The findings

But there are different types of strength, and when it comes to hitting a golf ball farther, all of them aren’t equal. So my colleagues and I looked at various types of physical attributes to see which ones were most highly correlated to clubhead speed.

Our main findings (which can be seen in the accompanying chart):

• Lower body and upper body explosive strength or power training is the most important for golfers. This is because the speed of the golf swing is often close to or even in excess of 100 mph, meaning explosive, high-velocity training is more closely aligned to the demands of the swing than other physical attributes. 

• The second most important attribute is strength, in both the lower body and upper body. The speed of movement during traditional strength training is slower than power training and may be one reason why its relevance appears to be lower than explosive strength. However, being strong is also critical for being powerful, and so can’t be ignored. In fact, if you don’t have much physical training experience, strength training is almost always the most appropriate starting point.

• Third on our list is anthropometrics—that is, measurement of the body, such as height, body mass and wingspan. While height and wingspan cannot be changed, increasing lean muscle mass is possible and a likely byproduct from strength and power training, which will help you swing the club faster.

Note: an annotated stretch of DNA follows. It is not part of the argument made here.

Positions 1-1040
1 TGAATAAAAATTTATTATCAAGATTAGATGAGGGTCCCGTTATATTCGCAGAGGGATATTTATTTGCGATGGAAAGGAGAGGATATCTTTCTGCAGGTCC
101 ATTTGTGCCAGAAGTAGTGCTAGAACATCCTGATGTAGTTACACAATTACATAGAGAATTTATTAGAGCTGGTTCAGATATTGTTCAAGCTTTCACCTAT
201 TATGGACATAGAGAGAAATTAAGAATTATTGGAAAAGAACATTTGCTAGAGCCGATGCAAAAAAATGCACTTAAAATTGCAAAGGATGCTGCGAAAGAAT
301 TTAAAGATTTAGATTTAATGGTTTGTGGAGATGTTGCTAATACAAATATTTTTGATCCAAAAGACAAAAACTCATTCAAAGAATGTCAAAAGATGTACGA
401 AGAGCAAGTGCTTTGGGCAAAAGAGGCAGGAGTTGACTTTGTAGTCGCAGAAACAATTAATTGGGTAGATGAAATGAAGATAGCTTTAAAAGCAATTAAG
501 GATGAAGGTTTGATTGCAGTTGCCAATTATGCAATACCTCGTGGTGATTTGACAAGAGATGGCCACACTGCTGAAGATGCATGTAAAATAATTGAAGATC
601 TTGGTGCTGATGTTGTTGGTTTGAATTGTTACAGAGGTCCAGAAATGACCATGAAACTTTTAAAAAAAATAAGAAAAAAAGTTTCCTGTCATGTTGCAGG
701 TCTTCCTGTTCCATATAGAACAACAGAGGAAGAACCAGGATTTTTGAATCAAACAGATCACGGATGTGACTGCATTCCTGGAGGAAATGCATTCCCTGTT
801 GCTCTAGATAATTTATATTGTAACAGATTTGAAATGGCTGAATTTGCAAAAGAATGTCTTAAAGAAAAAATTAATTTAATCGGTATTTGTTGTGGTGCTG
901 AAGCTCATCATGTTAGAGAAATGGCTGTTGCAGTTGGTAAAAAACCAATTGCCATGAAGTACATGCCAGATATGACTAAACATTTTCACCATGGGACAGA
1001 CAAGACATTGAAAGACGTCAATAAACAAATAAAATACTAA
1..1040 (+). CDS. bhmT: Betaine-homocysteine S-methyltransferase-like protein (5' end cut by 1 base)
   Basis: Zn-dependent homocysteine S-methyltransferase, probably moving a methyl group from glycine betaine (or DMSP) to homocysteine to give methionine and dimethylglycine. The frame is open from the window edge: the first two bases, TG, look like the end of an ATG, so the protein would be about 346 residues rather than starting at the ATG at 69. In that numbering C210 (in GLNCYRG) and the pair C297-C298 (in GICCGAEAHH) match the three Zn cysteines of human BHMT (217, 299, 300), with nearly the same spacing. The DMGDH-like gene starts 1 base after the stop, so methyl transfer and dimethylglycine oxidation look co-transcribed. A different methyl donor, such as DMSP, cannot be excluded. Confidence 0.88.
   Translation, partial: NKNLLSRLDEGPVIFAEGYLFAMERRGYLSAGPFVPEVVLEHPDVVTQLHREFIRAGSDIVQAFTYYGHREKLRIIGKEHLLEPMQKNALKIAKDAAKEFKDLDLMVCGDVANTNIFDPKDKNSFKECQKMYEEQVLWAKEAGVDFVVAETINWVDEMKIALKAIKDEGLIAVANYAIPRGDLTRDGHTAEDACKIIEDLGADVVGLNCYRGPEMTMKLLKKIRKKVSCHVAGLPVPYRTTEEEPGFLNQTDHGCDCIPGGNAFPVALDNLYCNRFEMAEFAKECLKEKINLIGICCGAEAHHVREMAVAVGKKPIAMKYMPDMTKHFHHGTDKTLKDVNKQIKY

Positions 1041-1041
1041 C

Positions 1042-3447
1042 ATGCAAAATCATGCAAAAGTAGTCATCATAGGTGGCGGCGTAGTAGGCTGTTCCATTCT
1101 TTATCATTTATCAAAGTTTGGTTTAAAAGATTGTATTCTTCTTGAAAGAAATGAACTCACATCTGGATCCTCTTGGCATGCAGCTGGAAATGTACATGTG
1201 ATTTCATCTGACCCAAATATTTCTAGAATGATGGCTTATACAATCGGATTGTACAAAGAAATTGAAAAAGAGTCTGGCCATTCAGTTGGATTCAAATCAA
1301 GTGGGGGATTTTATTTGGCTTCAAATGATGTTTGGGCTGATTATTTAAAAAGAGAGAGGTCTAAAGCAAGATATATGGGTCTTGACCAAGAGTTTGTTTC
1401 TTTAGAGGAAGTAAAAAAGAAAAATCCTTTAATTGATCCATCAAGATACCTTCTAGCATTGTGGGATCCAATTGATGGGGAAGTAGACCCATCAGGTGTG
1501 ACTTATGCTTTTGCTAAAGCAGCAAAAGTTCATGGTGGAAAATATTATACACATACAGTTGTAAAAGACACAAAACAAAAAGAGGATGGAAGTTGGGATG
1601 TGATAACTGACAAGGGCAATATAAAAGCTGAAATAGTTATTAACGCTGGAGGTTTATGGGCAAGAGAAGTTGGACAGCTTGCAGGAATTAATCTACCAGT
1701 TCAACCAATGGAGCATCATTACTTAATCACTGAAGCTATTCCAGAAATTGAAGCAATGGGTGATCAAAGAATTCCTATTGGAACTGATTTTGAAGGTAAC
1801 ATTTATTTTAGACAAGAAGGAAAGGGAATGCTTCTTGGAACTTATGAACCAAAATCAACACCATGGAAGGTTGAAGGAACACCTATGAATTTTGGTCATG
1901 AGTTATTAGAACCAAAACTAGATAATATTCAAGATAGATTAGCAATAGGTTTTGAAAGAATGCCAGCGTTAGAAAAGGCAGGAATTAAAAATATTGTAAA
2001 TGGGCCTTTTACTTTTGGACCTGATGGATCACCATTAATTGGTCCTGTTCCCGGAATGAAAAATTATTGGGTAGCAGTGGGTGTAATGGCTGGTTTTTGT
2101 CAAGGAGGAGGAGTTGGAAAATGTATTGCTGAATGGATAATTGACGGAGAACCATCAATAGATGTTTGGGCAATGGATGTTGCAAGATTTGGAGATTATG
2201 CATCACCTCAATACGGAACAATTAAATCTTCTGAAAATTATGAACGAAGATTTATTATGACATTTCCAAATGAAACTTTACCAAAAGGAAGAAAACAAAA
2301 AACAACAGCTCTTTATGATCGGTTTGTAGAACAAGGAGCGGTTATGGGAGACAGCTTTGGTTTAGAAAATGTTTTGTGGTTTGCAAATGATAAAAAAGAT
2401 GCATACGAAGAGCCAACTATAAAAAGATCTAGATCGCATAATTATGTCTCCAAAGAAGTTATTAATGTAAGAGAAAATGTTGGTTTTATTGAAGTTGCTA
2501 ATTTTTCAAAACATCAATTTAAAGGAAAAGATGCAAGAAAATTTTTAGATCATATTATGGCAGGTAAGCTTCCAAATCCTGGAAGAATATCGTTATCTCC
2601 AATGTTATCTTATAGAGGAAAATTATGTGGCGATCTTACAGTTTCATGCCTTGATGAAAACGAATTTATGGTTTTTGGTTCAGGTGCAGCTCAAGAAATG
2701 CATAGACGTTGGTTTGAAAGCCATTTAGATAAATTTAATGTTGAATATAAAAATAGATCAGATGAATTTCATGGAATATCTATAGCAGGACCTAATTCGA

• On the flip side, muscle capacity (or endurance) is less relevant for clubhead speed. This is because swing speed is better determined by your strength and power ability, not your capacity to perform lots of repetitions during exercise.

• Historically, many have believed that flexibility is one of (if not the) most important physical attributes for golf. However, our research says otherwise. While having excessively poor mobility and flexibility can be a problem, the ability to adjust your movement can also be important. For example, if golfers cannot reach the top of their backswing due to poor flexibility, they will simply find an alternative solution to the problem, by moving their body in a different way—making flexibility less relevant than many have thought over the years.